Friday, April 30, 2010
Tuesday, April 27, 2010
Tuesday, April 20, 2010
Sunday, April 18, 2010
Monday, April 12, 2010
After 123 days of over 20 degree maximums in melbourne, I find it appropriate that I be drinking this beer when the start of the cooler weather arrives. I remember having this beer when my brother and i were in the US at sequoia national park during the winter. I think it is actually the first sam smith beer i had ever tried, so was good yesterday as the cold desended that we again be drinking this beer at the Standard Hotel and Fitzroy. Very nice colour and decent head upon pouring. the first taste actually reminded me of a 'ladyboy' i had during the microbreweries showcase at Fed Square a month ago, where Holgate were combining their choc porter with their nut brown. Think the cane sugar used in this beer adds a sweetness that took me back to that flavour. a nice amount of body in the beer allowed it to be smooth enough for this style of beer to coat the tongue in the sweet nutty flavours and easily slip down the throat. this flavour also seemed to hang around nicely in the aftertaste, so was content to sip it. Definitely a beer made for days like that, and much better that the magalotti (bock) we had with pizza before and the cooper's dark ale we had after it.
Sunday, April 4, 2010
Saturday, April 3, 2010
This Victorian brewer has an interesting range of beers, and my brother and I do enjoy the standard Robust Porter Bridge Road Brewery make, and so we both jumped at the chance to get a bottle each of this oak aged version. This excitement is enhanced coming from having tried the Moo Brew Oak Aged Imperial Stout (especially on tap). These beers are perfect for trying out this method of aging, as the beer is allowed to mellow and even gain body from the oak.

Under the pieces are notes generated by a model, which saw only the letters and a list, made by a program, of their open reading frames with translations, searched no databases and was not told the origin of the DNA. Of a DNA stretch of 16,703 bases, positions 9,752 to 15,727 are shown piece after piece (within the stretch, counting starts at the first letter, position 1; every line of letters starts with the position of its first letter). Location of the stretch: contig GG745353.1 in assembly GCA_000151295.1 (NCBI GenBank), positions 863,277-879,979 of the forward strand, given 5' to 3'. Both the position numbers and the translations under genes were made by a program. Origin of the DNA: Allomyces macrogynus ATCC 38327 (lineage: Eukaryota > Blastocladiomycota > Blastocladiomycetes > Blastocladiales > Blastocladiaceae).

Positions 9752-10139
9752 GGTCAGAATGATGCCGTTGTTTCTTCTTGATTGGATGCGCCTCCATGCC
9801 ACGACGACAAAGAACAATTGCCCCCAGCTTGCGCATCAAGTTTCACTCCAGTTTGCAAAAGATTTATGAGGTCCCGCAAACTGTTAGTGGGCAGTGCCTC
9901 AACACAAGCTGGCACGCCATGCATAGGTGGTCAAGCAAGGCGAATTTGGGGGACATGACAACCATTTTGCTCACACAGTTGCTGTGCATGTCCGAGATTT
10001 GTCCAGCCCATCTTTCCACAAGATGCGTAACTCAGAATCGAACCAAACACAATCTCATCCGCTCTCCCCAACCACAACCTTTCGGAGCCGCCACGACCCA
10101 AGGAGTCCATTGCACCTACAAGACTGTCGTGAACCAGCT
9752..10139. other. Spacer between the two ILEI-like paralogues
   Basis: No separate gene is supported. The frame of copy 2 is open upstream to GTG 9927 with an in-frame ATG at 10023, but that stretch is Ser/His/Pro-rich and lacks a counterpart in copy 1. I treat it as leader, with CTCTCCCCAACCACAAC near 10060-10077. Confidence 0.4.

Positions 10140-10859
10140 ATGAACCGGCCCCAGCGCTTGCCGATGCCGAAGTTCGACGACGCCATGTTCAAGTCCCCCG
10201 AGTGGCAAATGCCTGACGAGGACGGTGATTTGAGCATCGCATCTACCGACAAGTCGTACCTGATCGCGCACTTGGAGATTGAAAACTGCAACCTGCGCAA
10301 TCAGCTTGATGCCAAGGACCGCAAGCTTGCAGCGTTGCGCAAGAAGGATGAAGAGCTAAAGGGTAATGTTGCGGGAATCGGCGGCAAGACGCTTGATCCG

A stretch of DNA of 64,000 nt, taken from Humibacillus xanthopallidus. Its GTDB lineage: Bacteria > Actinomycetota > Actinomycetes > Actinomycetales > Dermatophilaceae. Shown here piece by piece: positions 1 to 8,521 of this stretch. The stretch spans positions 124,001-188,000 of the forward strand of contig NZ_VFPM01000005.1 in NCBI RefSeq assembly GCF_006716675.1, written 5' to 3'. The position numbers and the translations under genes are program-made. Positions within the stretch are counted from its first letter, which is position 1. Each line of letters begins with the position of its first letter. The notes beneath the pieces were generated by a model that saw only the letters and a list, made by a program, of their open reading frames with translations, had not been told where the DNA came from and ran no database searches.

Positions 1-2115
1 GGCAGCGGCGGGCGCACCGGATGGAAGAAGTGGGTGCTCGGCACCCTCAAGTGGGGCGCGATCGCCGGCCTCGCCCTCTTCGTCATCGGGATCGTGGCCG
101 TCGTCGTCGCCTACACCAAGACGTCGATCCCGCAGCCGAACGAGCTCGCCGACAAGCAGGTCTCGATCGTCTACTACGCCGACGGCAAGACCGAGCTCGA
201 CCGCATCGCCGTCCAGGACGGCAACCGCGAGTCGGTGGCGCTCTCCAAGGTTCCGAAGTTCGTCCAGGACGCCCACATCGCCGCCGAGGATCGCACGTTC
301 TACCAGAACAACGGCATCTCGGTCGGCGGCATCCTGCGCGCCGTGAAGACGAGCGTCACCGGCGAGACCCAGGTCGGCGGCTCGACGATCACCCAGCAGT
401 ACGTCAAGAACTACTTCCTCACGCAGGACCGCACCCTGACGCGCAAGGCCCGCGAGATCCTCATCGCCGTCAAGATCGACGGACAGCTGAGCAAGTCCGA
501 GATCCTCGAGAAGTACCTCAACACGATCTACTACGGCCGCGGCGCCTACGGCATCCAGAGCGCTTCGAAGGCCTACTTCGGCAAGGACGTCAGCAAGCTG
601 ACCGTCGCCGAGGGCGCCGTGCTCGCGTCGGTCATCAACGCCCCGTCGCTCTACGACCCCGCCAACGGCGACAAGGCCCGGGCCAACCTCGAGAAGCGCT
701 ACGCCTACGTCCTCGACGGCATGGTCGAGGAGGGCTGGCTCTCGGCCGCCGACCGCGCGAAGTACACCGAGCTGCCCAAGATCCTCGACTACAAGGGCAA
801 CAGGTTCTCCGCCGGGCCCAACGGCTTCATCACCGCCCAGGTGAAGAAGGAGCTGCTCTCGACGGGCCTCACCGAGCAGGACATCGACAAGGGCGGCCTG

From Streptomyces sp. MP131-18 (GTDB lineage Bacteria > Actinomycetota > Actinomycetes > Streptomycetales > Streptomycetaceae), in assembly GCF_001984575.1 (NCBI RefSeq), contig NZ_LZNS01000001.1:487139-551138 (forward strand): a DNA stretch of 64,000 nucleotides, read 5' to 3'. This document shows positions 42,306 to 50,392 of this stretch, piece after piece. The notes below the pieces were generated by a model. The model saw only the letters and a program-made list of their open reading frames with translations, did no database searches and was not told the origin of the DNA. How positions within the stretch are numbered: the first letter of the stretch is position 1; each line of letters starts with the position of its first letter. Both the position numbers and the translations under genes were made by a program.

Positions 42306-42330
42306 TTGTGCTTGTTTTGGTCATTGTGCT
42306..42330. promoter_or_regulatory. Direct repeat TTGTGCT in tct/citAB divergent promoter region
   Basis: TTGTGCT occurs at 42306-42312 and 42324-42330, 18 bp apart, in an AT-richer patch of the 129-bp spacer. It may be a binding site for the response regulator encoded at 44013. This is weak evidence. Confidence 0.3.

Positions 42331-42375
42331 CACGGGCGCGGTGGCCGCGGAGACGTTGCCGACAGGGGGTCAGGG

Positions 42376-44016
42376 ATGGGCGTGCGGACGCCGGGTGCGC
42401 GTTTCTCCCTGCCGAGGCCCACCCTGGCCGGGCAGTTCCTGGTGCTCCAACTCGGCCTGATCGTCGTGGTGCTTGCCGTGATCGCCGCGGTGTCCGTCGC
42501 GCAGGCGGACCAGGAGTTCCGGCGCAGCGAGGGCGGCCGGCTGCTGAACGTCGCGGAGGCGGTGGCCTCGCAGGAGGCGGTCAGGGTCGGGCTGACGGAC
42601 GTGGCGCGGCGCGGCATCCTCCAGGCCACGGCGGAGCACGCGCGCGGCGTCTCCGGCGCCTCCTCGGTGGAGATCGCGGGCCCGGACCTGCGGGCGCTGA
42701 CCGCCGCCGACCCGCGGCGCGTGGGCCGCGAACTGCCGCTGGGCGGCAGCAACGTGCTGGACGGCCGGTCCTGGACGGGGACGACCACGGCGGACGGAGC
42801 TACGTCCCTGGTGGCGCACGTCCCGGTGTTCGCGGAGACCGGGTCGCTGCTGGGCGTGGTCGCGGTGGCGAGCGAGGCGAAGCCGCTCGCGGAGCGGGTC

Finally, we have got around to putting up notes on these beers. So here are our notes tasting the range of beers from La Trappe Brewery.
Nice honeycomb colour, head dissipates due to the alcohol rising up to the surface. There is a thin texture of the beer. Very yeasty with a faint hint of a sweetness/bubble gum on first smell. Through the taste you get a hint of the bubble gum sweetness as it moves back towards the back of the mouth which brings out the sense of the alcohol and the light carbonated sensation which lingers in the mouth, re-hashing the flavours of the beer. This flavour of the carbonation is used in a similar way to the way that hops is generally used; as a finishing agent. This beer is better enjoyed at around 6-8 degrees C to let the full flavour and aroma of the beer to come out.
Reddy brown in colour, like a dark caramel. Slight raisin smell which really comes alive in your mouth. The body of the malt helps to blend all the flavours together when compared to the blonde we tried just before. Comparatives easy between this and the blonde as the structure seems to be very similar apart from the darker malt in the dubbel.
Slightly darker in colour than the blonde and shares a strong yeasty aroma. The body/texture of the beer is much fuller than the blonde but the most noticeable difference is in the sense of alcohol across the pallet. There is a blending of the carbonation ‘zing’ with the alcohol ‘sting’ which is well executed. To be honest, quite disappointed with this after having tasted good examples of tripels (karamelite, leffe. Etc). can tell there is some complexity in the beer but does not come through well in taste. Maybe could have been left to warm longer to get more flavour.
Slightly darker than the tripel. But not as dark as the dubbel. Alcohol overwhelming in taste and smell. Head is very fine showing more of the alcohol seperation from the rest of the beer. Still, very smooth in texture, though maltiness is not able to overcome the taste of alcohol in this one. As it warms, the alcohol and malt flavours create a caramel taste, so it is well worth letting sit and get to room temperature, if just to let your body deal with the alcohol you get from it. Luckily we have an annoying game of Mario to keep us occupied while we let the beer warm. maybe it is annoying because the beers we have had are lessening our hand-eye co-ordination.
Well, overall, the dark malt of the Dubbel has been our pick, but the texture of the Quad was also very good. Worth the $15 for the pack.
-Stass and Beef